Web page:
By nature, humankind is resistant to change. But when you work in an organization, especially with a dynamic environment, change is bound to happen. It can be as simple as training employees on new technology or as complex as merger and acquisition.
As an HR manager, you need to ensure that your employees are prepared to embrace the change, and when the change happens, they can adapt. While you can set up your employees for many change management training and workshops, they may be too technical and fail to communicate the benefits of change management.
Change management activity is one way to help prepare your employees to understand the benefits of change management models, bring in a dose of humor, and help the employees to align with the organization's vision. This article has a curated list of change management activities you may want to implement.
What are change management activities?
Changes are inevitable in any organization. It can be a change in the organization structure, introduction of a new application, or a complete change in management.
"As our team at Together grew from around 5 employees to over 20 we've had to drastically change how we manage our organization. Rather than working around a table or our coaches and calling one another up out of the blue to discuss this or that, we've had to adopt strict processes for managing product changes, submitting bug reports and resolving them, and running company meetings.
For example, we have a good practice of having a company wide stand-up at the end of each day. Everyone used to share what they had worked on that day. Now however, we've switched to have team leads summarize any relevant outcomes from their day. Instead of listing off what they did, they share what their team shipped. This is just one example of how we've managed change as we've doubled in size." — Matthew Reeves, CEO of Together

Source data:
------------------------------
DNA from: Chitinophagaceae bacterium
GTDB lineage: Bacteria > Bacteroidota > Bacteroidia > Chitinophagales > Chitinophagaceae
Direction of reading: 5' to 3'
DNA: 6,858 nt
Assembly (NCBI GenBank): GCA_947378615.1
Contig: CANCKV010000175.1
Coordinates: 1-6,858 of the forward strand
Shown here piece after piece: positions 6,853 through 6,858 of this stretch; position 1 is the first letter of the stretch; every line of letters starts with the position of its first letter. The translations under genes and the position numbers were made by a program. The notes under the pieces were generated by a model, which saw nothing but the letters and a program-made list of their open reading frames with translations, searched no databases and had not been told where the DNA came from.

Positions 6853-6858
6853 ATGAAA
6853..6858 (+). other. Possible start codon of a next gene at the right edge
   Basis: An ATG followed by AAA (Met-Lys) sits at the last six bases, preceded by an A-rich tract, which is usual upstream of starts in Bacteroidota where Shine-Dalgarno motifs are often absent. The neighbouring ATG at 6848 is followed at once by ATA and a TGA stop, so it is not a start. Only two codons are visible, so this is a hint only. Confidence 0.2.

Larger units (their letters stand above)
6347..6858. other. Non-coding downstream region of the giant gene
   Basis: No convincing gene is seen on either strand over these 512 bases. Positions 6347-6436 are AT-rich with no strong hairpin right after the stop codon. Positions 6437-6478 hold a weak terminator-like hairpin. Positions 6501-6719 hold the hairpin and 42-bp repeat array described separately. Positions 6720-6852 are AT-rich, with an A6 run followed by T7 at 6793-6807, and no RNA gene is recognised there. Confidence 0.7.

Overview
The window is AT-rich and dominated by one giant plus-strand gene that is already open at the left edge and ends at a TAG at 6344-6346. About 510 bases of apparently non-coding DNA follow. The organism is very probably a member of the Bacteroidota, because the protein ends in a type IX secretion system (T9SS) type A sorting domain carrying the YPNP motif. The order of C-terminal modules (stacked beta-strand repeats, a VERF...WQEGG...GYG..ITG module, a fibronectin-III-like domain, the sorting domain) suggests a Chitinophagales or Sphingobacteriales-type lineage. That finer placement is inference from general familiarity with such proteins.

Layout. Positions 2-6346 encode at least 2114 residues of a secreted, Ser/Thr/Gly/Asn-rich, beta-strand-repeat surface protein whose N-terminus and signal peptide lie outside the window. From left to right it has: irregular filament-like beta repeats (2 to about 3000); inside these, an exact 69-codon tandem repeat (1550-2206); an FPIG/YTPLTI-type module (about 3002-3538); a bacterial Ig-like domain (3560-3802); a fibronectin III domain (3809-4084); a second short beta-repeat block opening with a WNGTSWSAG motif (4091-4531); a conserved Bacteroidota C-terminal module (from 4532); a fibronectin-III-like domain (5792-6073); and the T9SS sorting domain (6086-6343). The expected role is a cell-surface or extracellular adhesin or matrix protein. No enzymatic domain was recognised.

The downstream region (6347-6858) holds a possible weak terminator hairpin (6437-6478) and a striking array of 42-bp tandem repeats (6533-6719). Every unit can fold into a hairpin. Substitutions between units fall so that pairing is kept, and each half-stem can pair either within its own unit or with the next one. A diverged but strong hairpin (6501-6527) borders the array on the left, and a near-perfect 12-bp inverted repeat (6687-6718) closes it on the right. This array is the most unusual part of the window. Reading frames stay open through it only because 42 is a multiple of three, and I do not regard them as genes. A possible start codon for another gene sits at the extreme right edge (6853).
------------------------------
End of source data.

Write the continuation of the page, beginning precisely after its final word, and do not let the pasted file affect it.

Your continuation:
Change management activity is a fun way to initiate a conversation around change management, help employees understand the value of change, and help them overcome the resistance towards change through fun and engaging change management exercise. Change management activities can be fun office games, software adoption, and process standardization with tools like Scribe — a process documentation tool that writes your SOPs for you
What are the goals & benefits of change management activities?
Change management activities help employees to familiarize themselves with upcoming changes. Be it a process transformation or HR digital transformation, embracing change can make it a happy and productive workplace. And that’s what change management activities help you achieve — making a happy and productive workplace by encouraging and motivating your employees to embrace change.
Implementing change in the organization
Here's what experts have to say about the process.
“Our company recently changed the reporting process. The change affected multiple roles and divisions as the structure of the reporting sheets changed.
We approached the issue delicately by painting a picture of the current situation and the inefficiency it created backed by data. We gave the team a transition period, where they could try the new reporting sheet for two weeks, and provided feedback diligently.
We then tweaked the new reporting sheet to address any issues that arose. We also had data tracking to record the time gained by cutting the excess work. After a month, we had a company-wide meeting to report on the efficiency gain and have the full team consent to move forward with the new reporting structure.” — Paul Miller, Founder at Simply Be Paws.
And Matthew Ramirez, a Forbes 30 under 30 recipient, says:
“One of the change management activities that we have implemented is the introduction of new company policies. This change was met with some resistance at first, but we were able to overcome it with the help of our employees.
We ran a series of meetings to introduce these new policies and discussed their implications. At the end of each meeting, we asked our employees to fill out a feedback form so we would know how they felt about these changes. After a few months, our employees began to embrace these new policies. They are one of the many things that make our company a great workplace.
Also, we have implemented change management activities by analyzing the challenges our employees face in their job roles, and we have tried to overcome them by providing them with solutions. We conducted surveys and interviews with our employees to understand what they think are the challenges.